It's not just lumps: How to spot 5 other breast cancer symptoms

There are some unusual symptoms that women may not know about.
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When it comes to breast cancer, most women know to search for lumps — but there are some more unusual symptoms they should know about, too.

While lumps remain the most common breast cancer symptom, they aren't the only one. In fact, one study showed that 1 in 6 women diagnosed with breast cancer went to the doctor about a symptom other than a lump.

Here are some of the less common breast cancer symptoms, and how to spot them.

Dents and dimples

NBC News correspondent Kristen Dahlgren recently opened up about how she noticed a slight dent in her right breast on her 47th birthday. There was no lump, but she felt what she described as a thickening in her breast in this essay for TODAY Health. It turned out to be stage 2 breast cancer.

Dents like the one Dahlgren found as well as dimpling are among the lesser known breast cancer symptoms.

"When we're talking about skin dimpling, it's very specific — we call it peau d'orange because a large portion of the skin on the breast actually looks like an orange peel," said Dr. Aashini Master, D.O., an oncologist with UCLA Health in Beverly Hills, California.

Dents and dimpling may be minor, but they can have serious consequences.

"Dents or dimples in the breast are often caused by the tumor actually pulling at the skin itself," Dr. Audree Tadros, M.D., of Memorial Sloan Kettering Cancer Center in New York City, explained. "So there becomes a connection between the tumor and the skin itself, and the force pulls the skin inward, and it looks like an indentation in the breast."

Red, flaky rash

A red, flaky rash on the skin of the breast, areola or nipple is a symptom of Paget disease of the breast, a very rare form of breast cancer.

Of course, rashes can happen for a variety of other reasons, too. But if women are experiencing a rash that doesn't go away after a couple of weeks, they should see a doctor, Master said.

Redness and swelling

Red, swollen, tender breasts may be a sign of inflammatory breast cancer, another rare form of breast cancer.

Tadros, who treats patients with inflammatory breast cancer, said it is often misdiagnosed because the symptoms are also symptoms of other conditions, including many that women may experience after childbirth, including clogged milk ducts and mastitis.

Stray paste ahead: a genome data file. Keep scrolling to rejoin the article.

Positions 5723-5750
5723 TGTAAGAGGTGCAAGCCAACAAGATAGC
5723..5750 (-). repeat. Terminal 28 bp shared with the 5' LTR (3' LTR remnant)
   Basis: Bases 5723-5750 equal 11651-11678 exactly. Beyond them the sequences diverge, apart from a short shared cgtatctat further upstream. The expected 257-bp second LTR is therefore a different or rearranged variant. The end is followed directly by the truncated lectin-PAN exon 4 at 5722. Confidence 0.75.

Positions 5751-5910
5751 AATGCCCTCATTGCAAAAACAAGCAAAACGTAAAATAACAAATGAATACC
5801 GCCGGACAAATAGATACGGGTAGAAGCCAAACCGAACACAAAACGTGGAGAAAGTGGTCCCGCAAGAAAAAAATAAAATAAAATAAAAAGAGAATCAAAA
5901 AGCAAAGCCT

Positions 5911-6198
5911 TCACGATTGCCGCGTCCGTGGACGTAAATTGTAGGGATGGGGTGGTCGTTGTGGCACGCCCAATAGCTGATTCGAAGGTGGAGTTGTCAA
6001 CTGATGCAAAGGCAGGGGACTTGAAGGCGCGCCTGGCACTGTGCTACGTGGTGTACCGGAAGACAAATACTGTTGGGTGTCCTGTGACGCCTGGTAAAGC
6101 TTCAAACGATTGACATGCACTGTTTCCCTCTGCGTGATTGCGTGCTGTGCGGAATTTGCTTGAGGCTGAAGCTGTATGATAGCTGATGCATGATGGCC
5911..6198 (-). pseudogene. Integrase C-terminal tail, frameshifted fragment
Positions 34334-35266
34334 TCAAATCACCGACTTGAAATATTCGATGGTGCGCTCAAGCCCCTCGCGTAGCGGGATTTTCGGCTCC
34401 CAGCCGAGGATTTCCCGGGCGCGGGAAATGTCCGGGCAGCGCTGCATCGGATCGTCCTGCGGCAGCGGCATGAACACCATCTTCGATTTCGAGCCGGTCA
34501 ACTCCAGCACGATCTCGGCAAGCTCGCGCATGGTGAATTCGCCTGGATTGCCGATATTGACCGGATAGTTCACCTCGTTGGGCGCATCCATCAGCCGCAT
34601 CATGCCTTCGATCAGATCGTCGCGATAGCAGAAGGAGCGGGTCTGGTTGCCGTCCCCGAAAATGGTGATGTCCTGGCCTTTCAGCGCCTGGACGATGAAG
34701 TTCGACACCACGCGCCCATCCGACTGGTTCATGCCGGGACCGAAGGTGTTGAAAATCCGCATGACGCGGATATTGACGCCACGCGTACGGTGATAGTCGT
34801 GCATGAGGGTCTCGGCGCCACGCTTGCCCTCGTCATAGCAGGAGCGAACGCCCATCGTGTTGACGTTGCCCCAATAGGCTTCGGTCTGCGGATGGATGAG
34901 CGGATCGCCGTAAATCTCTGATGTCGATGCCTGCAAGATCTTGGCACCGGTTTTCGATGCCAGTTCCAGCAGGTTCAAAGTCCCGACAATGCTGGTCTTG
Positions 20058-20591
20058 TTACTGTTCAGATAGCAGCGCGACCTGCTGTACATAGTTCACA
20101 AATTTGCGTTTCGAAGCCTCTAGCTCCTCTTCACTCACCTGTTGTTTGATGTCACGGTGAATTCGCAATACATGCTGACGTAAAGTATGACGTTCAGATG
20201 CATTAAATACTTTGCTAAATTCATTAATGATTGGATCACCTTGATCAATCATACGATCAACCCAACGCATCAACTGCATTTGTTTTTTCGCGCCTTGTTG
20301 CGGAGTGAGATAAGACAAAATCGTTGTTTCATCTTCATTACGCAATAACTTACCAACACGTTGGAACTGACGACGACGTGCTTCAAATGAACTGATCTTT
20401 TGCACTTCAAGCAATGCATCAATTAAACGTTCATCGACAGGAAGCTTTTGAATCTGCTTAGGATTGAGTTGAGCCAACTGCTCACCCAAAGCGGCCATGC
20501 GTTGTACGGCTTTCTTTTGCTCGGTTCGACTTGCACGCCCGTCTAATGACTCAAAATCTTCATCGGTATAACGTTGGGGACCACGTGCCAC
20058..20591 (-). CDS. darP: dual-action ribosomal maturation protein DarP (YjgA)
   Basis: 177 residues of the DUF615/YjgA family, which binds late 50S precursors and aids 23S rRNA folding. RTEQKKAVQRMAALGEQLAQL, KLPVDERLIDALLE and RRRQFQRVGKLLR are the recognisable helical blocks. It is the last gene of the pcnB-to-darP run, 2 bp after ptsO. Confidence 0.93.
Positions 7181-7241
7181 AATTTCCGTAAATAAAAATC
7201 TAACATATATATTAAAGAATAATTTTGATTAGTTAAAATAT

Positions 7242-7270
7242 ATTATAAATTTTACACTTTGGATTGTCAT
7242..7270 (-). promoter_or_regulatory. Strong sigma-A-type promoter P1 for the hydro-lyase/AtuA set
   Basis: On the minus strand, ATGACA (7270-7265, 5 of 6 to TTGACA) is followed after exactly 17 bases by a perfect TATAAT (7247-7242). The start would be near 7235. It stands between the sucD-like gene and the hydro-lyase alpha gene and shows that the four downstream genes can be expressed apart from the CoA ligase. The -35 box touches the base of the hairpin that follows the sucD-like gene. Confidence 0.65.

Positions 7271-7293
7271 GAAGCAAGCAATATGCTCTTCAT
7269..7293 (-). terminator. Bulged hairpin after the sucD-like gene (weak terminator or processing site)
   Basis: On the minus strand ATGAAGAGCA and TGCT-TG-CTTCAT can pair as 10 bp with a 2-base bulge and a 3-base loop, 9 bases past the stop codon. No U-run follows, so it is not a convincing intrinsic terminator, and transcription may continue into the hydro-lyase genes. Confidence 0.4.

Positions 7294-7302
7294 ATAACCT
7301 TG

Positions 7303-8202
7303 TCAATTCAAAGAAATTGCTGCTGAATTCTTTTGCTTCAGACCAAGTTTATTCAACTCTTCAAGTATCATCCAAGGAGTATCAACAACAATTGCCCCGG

"The breast goes through a lot of changes when trying to breastfeed," Tadros said.

How to know the difference? Changes to the breast that are associated with pregnancy and breastfeeding typically appear suddenly, and they should go away with some intervention.

"With something like mastitis or a clogged milk duct, what you’re going to feel is this comes on pretty quickly and breast cancer typically doesn’t," Master said. "Also, mastitis is painful. Breast cancer, for most women, isn’t painful."

Nipple discharge

Nipple discharge (other than breast milk) is another lesser known symptom of breast cancer.

That can be confusing for new moms who are experiencing discharge related to breastfeeding. But Tadros said it's really clear discharge or reddish, bloody discharge that is concerning. If that's what you're seeing, you should see a doctor.

Inverted nipple

Most women's nipples stick out. But nipple retraction is when a woman's nipple starts to turn inward, and it's a possible symptom of breast cancer.

Of course, some women have naturally inverted nipples — and that's perfectly OK.

"But if you do not, and your nipple becomes inverted, that's a concerning sign," Master said.

While it's important to know all the symptoms, it's also important for women to understand that these ones are rare, or associated with rare forms of breast cancer. The most common symptom of breast cancer is still a new lump or mass in the breast, according to the American Cancer Society.

And while knowing your body and being able to identify any sudden changes in your breast is helpful, self-exams shouldn't replace regular screenings. The American Cancer Society recommends most women start considering yearly mammograms at age 40.

Younger women should be vigilant, too. Master works with the Keep a Breast Foundation, which aims to educate young women about breast cancer, and recently launched an app to help with self-checks.

"Breast cancer does not just affect post-menopausal women," Master said. "I have many young patients who have been told that because they're so young, (their symptoms are) nothing. But if someone feels something is concerning, they need to advocate for themselves, because the earlier we catch breast cancer, the much higher likelihood that we can cure it."